As sober and dark as a cemetery can be, the truth is that in the case of Highgate Cemetery there is also a place for celebration as it is such a beautiful and well-kept space. Quite far from the center of London – although you can get there by tube -, the simple entrance through the Egyptian door makes it clear that we are not facing any ordinary cemetery while its interior shows that there is room for mysteries, ghosts, and theories that show that It is indeed an enchanted place. For the most skeptical, the graves of illustrious figures such as George Michael, Douglas Adams, and, above all, Karl Marx (which we specifically recommend) may be everything they ever dreamed of.
10. The Design Museum
From its headquarters in the Kensington area, very close to Holland Park and the Kyoto Garden, the Design Museum has become an icon for lovers of design and contemporary art exhibitions. Since moving to its new headquarters in 2016, located in a very sober and contemporary building, little by little it has been attracting more lovers of industrial design, architecture, and the product. Its permanent collection is free, which is always appreciated, while it has numerous temporary exhibits that complete the museum’s offering. It is open from 10:00 to 18:00.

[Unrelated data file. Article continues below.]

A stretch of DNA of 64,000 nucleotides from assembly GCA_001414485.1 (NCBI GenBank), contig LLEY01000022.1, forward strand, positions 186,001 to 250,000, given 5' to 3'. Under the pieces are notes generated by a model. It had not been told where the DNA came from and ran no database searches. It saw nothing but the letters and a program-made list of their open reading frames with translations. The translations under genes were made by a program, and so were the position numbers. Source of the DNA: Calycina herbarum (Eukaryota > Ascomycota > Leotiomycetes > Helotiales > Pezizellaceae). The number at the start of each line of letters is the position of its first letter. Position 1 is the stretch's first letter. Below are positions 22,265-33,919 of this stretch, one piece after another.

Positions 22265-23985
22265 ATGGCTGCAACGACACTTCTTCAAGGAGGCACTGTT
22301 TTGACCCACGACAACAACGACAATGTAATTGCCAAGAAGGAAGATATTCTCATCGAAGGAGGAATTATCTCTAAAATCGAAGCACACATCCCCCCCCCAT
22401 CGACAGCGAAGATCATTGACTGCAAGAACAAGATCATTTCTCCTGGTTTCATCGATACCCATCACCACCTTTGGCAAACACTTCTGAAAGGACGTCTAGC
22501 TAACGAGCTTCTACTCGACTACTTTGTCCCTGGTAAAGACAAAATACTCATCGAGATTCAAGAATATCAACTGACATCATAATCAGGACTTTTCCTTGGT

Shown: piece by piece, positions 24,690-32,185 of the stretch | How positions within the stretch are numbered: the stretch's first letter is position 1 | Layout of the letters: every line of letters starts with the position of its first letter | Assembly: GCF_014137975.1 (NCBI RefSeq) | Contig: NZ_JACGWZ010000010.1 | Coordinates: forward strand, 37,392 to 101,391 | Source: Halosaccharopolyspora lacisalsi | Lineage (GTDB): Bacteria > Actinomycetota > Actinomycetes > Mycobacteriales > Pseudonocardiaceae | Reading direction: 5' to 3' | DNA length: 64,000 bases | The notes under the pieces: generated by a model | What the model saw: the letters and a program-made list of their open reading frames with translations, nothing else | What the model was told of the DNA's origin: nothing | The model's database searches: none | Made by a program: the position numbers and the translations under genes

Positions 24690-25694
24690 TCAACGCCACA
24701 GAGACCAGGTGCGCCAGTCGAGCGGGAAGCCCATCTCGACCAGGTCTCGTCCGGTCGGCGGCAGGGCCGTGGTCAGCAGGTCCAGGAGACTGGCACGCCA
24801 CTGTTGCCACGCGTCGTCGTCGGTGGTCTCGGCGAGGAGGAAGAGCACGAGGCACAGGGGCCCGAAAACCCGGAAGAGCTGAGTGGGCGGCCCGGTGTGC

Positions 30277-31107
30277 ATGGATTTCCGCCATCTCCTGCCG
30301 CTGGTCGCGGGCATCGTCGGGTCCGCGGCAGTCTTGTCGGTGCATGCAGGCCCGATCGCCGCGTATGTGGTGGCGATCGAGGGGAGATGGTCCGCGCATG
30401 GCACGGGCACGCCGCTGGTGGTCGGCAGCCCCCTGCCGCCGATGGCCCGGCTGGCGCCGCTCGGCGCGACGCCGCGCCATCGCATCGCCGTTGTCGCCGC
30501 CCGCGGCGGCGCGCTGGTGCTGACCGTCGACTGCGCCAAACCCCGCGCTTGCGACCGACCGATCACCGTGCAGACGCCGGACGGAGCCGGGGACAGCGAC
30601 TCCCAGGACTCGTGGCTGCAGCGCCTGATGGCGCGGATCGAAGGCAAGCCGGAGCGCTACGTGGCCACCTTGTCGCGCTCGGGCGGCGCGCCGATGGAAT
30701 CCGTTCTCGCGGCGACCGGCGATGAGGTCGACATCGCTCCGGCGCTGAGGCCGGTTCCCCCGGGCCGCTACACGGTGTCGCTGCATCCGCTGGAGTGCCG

The subject of gentrification, Shoreditch has grown from a slum in East London to one of the city’s most vibrant, modern, and alternative neighborhoods. With a hipster touch that is highlighted as soon as you step on its streets if this area stands out for something, it is for the number of murals and graffiti that decorate its walls, even with works by Banksy, which have made this area the epicenter of street art in London. At the same time, as time passes, new cafes, shops, and restaurants have opened, giving new life to the area. For its part, the Brick Lane market, open every Sunday, allows you to enjoy the most traditional atmosphere of the neighborhood.
So far our article has come with the best places to visit in London out of the ordinary. I hope you can visit them all and that you enjoy discovering the less-touristy side of the British capital. In the meantime, we urge you to continue reading some of the articles we have written about London and the United Kingdom :